Sweating - absentDecreased sweating; Anhidrosis
An abnormal lack of sweat in response to heat may be harmful, because sweating allows heat to be released from the body. The medical term for absent sweating is anhidrosis.
Anhidrosis sometimes goes unrecognized until a substantial amount of heat or exertion fails to cause sweating.
Overall lack of sweating can be life threatening because the body will overheat. If the lack of sweating happens in a small area only, it is usually not as dangerous.
Sweating is the release of liquid from the body's sweat glands. This liquid contains salt. This process is also called perspiration. Sweating helps...
Cause of anhidrosis may include:
- Brain tumor
- Certain genetic syndromes
- Certain nerve problems (neuropathies)
- Congenital disorders including ectodermal dysplasia
- Nervous system disorders such as Guillain-Barre syndrome
- Skin diseases or scarring of the skin that block sweat glands
- Trauma to sweat glands
- Use of certain drugs
If there is a danger of overheating, take the following measures:
- Take a cool shower or sit in a bathtub with cool water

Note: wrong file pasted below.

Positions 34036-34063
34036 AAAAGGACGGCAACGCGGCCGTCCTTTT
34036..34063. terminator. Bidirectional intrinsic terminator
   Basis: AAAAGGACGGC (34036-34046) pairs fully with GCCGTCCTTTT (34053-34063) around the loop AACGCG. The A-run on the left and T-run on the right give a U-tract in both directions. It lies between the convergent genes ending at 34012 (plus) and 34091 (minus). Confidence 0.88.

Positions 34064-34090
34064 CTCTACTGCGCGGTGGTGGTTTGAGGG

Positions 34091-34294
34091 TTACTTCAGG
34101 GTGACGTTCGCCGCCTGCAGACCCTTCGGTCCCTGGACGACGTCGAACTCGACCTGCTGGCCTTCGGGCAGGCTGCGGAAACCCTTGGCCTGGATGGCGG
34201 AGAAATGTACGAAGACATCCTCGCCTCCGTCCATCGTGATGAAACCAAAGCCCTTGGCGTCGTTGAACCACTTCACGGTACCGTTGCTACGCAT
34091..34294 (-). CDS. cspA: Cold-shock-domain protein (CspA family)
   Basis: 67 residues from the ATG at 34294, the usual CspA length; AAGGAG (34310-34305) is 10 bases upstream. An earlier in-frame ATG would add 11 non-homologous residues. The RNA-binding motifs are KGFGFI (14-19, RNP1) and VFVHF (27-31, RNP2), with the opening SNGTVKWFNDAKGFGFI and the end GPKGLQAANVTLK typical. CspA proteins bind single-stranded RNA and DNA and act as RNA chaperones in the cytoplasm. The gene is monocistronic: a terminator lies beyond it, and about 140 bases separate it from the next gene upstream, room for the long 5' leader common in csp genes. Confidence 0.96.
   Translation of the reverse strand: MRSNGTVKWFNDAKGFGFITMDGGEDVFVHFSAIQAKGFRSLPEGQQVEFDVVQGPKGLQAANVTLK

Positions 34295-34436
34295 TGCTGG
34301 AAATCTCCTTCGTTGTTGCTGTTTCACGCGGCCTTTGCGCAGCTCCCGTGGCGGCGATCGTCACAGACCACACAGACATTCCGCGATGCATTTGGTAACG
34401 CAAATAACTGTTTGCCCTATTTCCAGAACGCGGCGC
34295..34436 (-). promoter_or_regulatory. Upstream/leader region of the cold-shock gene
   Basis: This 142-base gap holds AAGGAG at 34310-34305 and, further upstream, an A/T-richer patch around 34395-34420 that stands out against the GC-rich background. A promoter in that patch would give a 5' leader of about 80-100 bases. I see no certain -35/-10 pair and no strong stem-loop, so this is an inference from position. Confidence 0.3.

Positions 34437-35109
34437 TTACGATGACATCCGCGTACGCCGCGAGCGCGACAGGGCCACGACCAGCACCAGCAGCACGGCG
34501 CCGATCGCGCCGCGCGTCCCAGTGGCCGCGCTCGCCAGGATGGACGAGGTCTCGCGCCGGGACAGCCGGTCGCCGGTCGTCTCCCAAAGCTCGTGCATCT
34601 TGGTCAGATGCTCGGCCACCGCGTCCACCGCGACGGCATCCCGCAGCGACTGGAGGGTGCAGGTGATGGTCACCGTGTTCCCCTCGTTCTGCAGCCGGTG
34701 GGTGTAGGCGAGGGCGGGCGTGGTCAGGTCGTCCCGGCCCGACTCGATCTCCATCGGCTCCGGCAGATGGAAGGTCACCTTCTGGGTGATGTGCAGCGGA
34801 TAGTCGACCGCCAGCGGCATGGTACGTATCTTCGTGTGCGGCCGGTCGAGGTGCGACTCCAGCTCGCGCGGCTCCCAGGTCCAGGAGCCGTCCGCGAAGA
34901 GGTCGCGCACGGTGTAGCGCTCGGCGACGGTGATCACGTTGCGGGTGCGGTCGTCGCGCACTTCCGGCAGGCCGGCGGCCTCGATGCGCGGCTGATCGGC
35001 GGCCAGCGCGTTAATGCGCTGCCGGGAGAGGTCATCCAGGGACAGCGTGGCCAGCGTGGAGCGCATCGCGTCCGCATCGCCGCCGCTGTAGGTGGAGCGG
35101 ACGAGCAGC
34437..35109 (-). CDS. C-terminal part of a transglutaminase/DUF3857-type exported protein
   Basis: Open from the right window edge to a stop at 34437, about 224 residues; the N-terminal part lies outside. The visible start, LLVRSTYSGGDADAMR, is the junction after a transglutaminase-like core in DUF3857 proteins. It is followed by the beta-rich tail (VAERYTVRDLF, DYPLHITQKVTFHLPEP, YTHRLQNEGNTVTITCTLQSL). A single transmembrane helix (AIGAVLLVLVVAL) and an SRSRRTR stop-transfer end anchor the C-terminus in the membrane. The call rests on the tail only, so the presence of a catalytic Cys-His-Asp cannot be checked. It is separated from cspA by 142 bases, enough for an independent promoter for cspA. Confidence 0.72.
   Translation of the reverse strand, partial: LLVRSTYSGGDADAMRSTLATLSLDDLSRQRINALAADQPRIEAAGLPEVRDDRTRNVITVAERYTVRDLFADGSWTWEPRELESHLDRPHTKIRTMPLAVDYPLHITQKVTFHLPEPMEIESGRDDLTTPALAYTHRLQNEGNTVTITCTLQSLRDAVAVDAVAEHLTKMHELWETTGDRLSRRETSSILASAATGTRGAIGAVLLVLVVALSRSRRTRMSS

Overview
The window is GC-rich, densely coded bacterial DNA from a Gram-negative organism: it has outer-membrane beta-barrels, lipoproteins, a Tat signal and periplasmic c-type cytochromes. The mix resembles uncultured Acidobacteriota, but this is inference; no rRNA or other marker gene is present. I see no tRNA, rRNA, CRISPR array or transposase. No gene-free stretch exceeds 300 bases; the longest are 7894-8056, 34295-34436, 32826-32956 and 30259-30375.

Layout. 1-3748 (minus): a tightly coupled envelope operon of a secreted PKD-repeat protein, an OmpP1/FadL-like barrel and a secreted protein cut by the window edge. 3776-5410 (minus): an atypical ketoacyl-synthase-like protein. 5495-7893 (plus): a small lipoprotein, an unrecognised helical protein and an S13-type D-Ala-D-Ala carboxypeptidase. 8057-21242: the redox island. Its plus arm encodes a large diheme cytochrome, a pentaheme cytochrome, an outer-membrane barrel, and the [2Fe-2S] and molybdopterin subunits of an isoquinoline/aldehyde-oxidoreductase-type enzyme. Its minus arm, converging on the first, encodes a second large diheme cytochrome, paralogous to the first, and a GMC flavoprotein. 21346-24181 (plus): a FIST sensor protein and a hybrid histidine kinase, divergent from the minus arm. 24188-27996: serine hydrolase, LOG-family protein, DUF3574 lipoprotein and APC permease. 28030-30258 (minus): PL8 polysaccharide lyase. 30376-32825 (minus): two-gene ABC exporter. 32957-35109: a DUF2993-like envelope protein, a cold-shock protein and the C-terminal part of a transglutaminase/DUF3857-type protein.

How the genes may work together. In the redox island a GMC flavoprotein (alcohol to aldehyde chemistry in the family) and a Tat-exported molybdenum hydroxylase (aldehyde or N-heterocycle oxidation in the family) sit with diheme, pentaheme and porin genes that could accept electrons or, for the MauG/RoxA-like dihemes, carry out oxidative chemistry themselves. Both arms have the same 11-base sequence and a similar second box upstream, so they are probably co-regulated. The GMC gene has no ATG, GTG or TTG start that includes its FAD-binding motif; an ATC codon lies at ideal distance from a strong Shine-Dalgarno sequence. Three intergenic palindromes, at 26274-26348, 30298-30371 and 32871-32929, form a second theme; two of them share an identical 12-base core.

- Drink plenty of fluids
- Stay in a cool environment
- Move slowly
- DO NOT do heavy exercise
When to Contact a Medical Professional
Call your health care provider if you have a general lack of sweating or an abnormal lack of sweating when exposed to heat or strenuous exercise.
What to Expect at Your Office Visit
The provider will perform a physical exam. In emergencies, the health care team will perform rapid cooling measures and give you fluids to stabilize you.
You may be asked about your symptoms and medical history.
You may be asked to wrap yourself in an electric blanket or sit in a sweatbox while the health care team watches your body's reaction. Other tests to cause and measure sweating may also be done.
A skin biopsy may be done. Genetic testing may be done if appropriate.
Treatment depends on the cause of your lack of sweating. You may be given medicine to cause sweating.
Miller JL. Diseases of the eccrine and apocrine sweat glands. In: Bolognia JL, Jorizzo JL, Schaffer JV, eds. Dermatology. 3rd ed. Philadelphia, PA: Elsevier Saunders; 2012:chap 39.
Review Date: 4/14/2017
Reviewed By: Kevin Berman, MD, PhD, Atlanta Center for Dermatologic Disease, Atlanta, GA. Review provided by VeriMed Healthcare Network. Also reviewed by David Zieve, MD, MHA, Medical Director, Brenda Conaway, Editorial Director, and the A.D.A.M. Editorial team.